Recent initiatives for fuel flexibility, increased efficiency and decreased emissions in power generating industrial gas turbines (IGT's), have highlighted the need for the development of techniques to produce large single crystal or columnar grained, directionally solidified Ni-base superalloy turbine blades and vanes. In order to address the technical difficulties of producing large single crystal components, a program has been initiated to, using computational materials science, better understand how alloy composition in potential IGT alloys and solidification conditions during processing, effect castability, defect formation and environmental resistance. This program will help to identify potential routes for the development of high strength, corrosion resistant airfoil/vane alloys, which would be a benefit to all IGT's, including small IGT's and even aerospace gas turbines. During the first year, collaboration with Siemens Power Corporation (SPC), Rolls-Royce, Howmet and Solar Turbines has identified and evaluated about 50 alloy compositions that are of interest for this potential application. In addition, alloy modifications to an existing alloy (CMSX-4) were also evaluated. Collaborating with SPC and using computational software at SPC to evaluate about 50 alloy compositions identified 5 candidate alloys for experimental evaluation. The results obtained from the experimentally determined phase transformation temperatures did not compare well to the calculated values in many cases. The effects of small additions of boundary strengtheners (i.e., C, B and N) to CMSX-4 were also examined. The calculated phase transformation temperatures were somewhat closer to the experimentally determined values than for the 5 candidate alloys, discussed above. The calculated partitioning coefficients were similar for all of the CMSX-4 alloys, similar to the experimentally determined segregation behavior. In general, it appears that computational materials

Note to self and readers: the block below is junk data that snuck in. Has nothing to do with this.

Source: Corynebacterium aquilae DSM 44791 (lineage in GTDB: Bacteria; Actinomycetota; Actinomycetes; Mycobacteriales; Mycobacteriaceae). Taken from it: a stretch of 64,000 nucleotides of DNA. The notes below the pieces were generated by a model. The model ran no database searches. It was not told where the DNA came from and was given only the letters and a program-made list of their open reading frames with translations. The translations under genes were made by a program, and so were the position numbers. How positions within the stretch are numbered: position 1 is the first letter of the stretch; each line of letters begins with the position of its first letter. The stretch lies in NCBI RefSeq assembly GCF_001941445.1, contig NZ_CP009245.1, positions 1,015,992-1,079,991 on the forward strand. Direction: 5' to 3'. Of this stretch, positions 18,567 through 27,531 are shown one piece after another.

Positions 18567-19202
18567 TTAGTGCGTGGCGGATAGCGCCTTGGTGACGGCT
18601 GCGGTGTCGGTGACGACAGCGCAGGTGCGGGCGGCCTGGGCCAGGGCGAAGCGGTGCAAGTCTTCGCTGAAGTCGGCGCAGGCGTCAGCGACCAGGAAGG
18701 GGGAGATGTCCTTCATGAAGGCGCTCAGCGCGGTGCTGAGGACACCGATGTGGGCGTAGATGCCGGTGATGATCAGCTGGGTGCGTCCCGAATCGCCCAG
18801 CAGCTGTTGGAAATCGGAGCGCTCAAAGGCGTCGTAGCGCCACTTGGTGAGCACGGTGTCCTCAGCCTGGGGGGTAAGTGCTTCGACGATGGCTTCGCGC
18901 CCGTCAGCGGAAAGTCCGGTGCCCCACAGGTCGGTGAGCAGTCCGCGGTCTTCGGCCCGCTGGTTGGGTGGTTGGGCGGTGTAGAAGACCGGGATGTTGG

12. Fuel cell-gas turbine hybrid system design part II: Dynamics and control (United States)

    McLarty, Dustin; Brouwer, Jack; Samuelsen, Scott


    Fuel cell gas turbine hybrid systems have achieved ultra-high efficiency and ultra-low emissions at small scales, but have yet to demonstrate effective dynamic responsiveness or base-load cost savings. Fuel cell systems and hybrid prototypes have not utilized controls to address thermal cycling during load following operation, and have thus been relegated to the less valuable base-load and peak shaving power market. Additionally, pressurized hybrid topping cycles have exhibited increased stall/surge characteristics particularly during off-design operation. This paper evaluates additional control actuators with simple control methods capable of mitigating spatial temperature variation and stall/surge risk during load following operation of hybrid fuel cell systems. The novel use of detailed, spatially resolved, physical fuel cell and turbine models in an integrated system simulation enables the development and evaluation of these additional control methods. It is shown that the hybrid system can achieve greater dynamic response over a larger operating envelope than either individual sub-system; the fuel cell or gas turbine. Results indicate that a combined feed-forward, P-I and cascade control strategy is capable of handling moderate perturbations and achieving a 2:1 (MCFC) or 4:1 (SOFC) turndown ratio while retaining >65% fuel-to-electricity efficiency, while maintaining an acceptable stack temperature profile and stall/surge margin.